September Book Review | 'The Heat Will Kill You First'
After one of the longest Park City winters in recent years, and a cooler than average spring, Parkites may be relishing late summer warmth. At what point, though, do appealing summer temperatures become menacing threats to survival?
Perhaps it is time to retire the term “global warming,” a term which conjures a soft blanket on a cool winter evening. In the summer of 2023, the unprecedented heat that gripped the central and southern United States for weeks on end was deadly, not comforting. Only one of many extreme heat waves this summer, it was directly responsible for human deaths, but also impacted food production, triggered unprecedented species migration and cost business productivity billions of dollars.
In his latest book, “The Heat Will Kill You First,” Jeff Goodell explores exactly how heat is impacting the planet today, how temperatures have departed from recorded averages, and the science of pinpointing the causes of these extreme heat events.
For example, Goodell lays out the impact of urban design on our experience of heat. Modern construction has allowed us to live where before the heat would have kept us away but it depends entirely on electricity. High density structures rely on air conditioning to enable us to live and work through heat waves – until a power outage transforms those structures into ovens.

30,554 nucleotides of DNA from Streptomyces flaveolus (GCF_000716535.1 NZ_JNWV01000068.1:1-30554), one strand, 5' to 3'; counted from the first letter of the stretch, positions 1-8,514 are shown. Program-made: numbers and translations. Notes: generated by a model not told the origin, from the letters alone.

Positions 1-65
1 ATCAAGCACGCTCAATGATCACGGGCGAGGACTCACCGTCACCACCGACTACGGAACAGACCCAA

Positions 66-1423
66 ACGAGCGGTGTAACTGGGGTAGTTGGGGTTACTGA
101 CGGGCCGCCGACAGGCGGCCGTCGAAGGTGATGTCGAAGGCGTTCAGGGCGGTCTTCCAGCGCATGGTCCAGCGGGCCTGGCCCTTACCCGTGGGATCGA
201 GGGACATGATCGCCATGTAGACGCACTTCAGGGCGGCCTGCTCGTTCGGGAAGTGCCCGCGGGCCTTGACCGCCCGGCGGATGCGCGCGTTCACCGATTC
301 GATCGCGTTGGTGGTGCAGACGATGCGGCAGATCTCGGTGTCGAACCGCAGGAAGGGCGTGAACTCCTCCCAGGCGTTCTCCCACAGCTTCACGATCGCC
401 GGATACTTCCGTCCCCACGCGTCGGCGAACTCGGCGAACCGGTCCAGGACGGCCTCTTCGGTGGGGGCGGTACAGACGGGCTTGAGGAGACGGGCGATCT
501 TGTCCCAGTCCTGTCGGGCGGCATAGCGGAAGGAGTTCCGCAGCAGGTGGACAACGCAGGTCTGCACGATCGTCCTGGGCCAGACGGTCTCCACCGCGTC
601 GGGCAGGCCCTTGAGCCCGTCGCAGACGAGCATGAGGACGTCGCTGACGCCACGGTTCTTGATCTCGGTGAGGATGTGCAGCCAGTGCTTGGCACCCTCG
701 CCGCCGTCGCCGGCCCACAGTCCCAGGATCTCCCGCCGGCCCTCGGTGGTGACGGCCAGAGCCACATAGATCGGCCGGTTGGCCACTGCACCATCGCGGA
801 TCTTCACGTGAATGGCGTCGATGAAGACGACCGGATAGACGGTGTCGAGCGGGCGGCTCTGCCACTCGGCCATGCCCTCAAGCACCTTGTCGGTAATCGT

Conversely, older cities like London, New York and Paris were constructed without concern for protection from heat, creating conditions ripe for catastrophe. The heat wave of 2003 trapped Parisians in 18th century buildings whose zinc roofs and stone walls amplified the heat; that heat wave resulted in 15,000 deaths across France.
Moreover, Goodell explores the inequity in access to shade, air conditioning, clean water, and breezes, without which life on a heating planet may not be sustainable.
As the mercury rises, how will we produce enough food to feed ourselves? How will we raise livestock and produce crops when the temperature is high enough to kill them? Goodell poses these questions to Dr. Racelis, an associate professor of agroecology at the University of Texas who responds: “People will shift crops around, try new varieties,”…“but in the end, there is no getting around the laws of physics and biology. When it gets too hot, things die. That’s just how it works.”
In the end, this book prompts us to think entirely differently about heat and to act now. In the words of Paris councilman Alexandre Florentin tells Goodell, there are three options: “We roast, we flee, or we act. “
“The Heat Will Kill You First” by Jeff Goodell is available now at your public libraries.